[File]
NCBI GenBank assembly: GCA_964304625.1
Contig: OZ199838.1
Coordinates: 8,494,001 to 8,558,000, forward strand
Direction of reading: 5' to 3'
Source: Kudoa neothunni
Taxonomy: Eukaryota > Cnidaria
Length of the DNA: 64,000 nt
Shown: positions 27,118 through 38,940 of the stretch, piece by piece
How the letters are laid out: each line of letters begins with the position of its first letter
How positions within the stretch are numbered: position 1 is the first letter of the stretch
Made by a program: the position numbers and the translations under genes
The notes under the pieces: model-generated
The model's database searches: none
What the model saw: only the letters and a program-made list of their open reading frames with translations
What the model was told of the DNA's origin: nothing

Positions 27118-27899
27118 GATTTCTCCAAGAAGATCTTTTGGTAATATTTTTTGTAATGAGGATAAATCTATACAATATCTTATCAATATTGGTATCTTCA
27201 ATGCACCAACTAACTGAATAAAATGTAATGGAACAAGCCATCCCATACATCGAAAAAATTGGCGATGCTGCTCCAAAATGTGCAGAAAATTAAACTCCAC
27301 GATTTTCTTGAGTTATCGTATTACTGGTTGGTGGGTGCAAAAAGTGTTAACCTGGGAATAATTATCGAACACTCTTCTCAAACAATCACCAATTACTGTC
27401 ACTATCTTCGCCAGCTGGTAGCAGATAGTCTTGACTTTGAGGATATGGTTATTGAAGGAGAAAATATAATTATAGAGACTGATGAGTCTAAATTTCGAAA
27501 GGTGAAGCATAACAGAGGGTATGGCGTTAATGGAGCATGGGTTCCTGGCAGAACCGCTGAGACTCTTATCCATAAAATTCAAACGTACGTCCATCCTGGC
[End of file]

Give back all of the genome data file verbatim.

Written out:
NCBI GenBank assembly: GCA_964304625.1
Contig: OZ199838.1
Coordinates: 8,494,001 to 8,558,000, forward strand
Direction of reading: 5' to 3'
Source: Kudoa neothunni
Taxonomy: Eukaryota > Cnidaria
Length of the DNA: 64,000 nt
Shown: positions 27,118 through 38,940 of the stretch, piece by piece
How the letters are laid out: each line of letters begins with the position of its first letter
How positions within the stretch are numbered: position 1 is the first letter of the stretch
Made by a program: the position numbers and the translations under genes
The notes under the pieces: model-generated
The model's database searches: none
What the model saw: only the letters and a program-made list of their open reading frames with translations
What the model was told of the DNA's origin: nothing

Positions 27118-27899
27118 GATTTCTCCAAGAAGATCTTTTGGTAATATTTTTTGTAATGAGGATAAATCTATACAATATCTTATCAATATTGGTATCTTCA
27201 ATGCACCAACTAACTGAATAAAATGTAATGGAACAAGCCATCCCATACATCGAAAAAATTGGCGATGCTGCTCCAAAATGTGCAGAAAATTAAACTCCAC
27301 GATTTTCTTGAGTTATCGTATTACTGGTTGGTGGGTGCAAAAAGTGTTAACCTGGGAATAATTATCGAACACTCTTCTCAAACAATCACCAATTACTGTC
27401 ACTATCTTCGCCAGCTGGTAGCAGATAGTCTTGACTTTGAGGATATGGTTATTGAAGGAGAAAATATAATTATAGAGACTGATGAGTCTAAATTTCGAAA
27501 GGTGAAGCATAACAGAGGGTATGGCGTTAATGGAGCATGGGTTCCTGGCAGAACCGCTGAGACTCTTATCCATAAAATTCAAACGTACGTCCATCCTGGC